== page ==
Have in mind that most carriers are facing the threat to become a thin-margin utility or will start facing it very soon. Their revenues are often in free fall, and mobile financial services are a feasible solution for them to mitigate this. If it weren’t for the financial compliance, they would be offering them already. Having a licensed bank as a partner would be a win-win, if market conditions permit that. Even if you’re a mid-sized or small bank with a mobile financial services solution in place, you have a great value proposition for potential carrier partners.
In some cases, it may be feasible for a bank to launch its own MVNO - a virtual mobile operator that provides mobile financial services under the bank’s brand. There are specialized companies that provide a turn-key service of launching and running MVNOs; it is not expensive or overly complicated anymore.
Make as many utility, phone and telecom companies bills as possible available for payment through the service.
Whenever possible, facilitate retail payment with mobile phone, ideally with no POS equipment, to accommodate even the most modest merchants.
Don’t over-rely on apps, offer USSD and SMS interfaces however antiquated they may seem - especially in countries with low GDP per capita. Consider messenger apps as a channel, too.
For a quicker time to market, consider a third-party managed platform to actually implement the service. There are many on the market, with some even available on revenue-sharing basis, without an upfront investment.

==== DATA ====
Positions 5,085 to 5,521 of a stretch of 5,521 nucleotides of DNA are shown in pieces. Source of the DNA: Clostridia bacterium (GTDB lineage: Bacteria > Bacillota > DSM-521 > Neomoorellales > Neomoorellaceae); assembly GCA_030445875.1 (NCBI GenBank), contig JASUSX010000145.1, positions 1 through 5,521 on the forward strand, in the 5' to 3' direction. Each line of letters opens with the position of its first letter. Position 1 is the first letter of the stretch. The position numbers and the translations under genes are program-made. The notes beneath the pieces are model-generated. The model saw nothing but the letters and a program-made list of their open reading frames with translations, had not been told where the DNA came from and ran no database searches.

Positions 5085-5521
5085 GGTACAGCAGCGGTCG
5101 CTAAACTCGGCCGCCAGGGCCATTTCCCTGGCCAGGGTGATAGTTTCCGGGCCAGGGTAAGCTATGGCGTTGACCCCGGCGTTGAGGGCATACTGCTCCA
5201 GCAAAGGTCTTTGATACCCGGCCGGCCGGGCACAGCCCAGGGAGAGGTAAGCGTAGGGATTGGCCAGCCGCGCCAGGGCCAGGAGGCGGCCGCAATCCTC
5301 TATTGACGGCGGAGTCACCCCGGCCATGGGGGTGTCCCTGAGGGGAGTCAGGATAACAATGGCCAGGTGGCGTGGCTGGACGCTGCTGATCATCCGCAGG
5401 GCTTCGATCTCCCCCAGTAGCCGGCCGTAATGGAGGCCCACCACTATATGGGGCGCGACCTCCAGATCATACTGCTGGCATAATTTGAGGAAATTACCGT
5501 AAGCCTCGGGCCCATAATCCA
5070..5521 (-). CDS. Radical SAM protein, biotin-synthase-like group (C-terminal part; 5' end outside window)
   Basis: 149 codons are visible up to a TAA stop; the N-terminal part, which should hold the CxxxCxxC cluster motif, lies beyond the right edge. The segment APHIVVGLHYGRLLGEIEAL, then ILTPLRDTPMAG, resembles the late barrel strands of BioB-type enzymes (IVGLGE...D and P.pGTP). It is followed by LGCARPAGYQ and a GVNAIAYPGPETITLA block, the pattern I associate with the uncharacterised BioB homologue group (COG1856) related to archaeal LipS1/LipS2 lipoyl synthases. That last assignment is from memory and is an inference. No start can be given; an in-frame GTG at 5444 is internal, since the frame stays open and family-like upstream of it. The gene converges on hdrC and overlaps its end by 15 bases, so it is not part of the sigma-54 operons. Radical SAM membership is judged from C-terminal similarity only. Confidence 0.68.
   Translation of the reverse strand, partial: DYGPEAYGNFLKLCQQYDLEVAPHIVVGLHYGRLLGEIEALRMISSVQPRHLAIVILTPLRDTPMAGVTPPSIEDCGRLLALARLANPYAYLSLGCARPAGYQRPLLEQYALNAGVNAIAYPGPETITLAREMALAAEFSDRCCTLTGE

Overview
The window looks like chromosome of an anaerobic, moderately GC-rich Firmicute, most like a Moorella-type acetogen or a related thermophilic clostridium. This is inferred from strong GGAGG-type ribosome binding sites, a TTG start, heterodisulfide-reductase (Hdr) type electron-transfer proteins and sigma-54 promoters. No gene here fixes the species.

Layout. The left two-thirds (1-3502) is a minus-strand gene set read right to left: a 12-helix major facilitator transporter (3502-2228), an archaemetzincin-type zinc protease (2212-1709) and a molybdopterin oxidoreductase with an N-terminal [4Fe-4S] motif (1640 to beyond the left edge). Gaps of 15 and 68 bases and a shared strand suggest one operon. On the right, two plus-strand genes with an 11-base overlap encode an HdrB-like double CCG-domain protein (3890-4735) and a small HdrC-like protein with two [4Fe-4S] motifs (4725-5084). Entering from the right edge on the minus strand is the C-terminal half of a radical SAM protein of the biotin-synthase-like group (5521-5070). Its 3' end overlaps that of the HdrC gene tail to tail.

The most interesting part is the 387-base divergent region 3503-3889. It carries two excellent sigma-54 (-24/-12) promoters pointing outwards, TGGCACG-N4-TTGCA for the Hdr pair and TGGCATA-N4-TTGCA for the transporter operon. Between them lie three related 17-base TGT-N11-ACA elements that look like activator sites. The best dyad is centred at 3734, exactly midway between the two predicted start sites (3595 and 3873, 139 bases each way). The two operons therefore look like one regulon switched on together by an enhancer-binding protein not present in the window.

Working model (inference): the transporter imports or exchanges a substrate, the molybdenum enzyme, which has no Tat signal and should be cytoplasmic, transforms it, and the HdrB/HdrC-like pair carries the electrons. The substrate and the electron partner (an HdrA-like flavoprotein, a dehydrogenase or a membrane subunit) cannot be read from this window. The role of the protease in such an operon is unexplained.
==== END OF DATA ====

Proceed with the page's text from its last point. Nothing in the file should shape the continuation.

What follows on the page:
Gartner predicts that by 2030, 80 percent of heritage financial services firms will either go out of business, become commoditized or exist only formally, not competing effectively as fintech companies and other non-traditional players gain greater market share. Financial services firms face dramatic disruption from upstart competitors and their ability to survive and thrive will require them to dramatically change their approach.
More specifically, banks should look at the huge market for unbanked and underbanked people through a different lens. They must be willing to collaborate and compromise in order to take advantage of mobile carriers’ scale, while bringing their own unique strengths (regulatory acumen and operations) to the equation.
Partnering with non-traditional players in this way will help banks solidify and build their global presence at a time when their long-established business model is being challenged from numerous sides.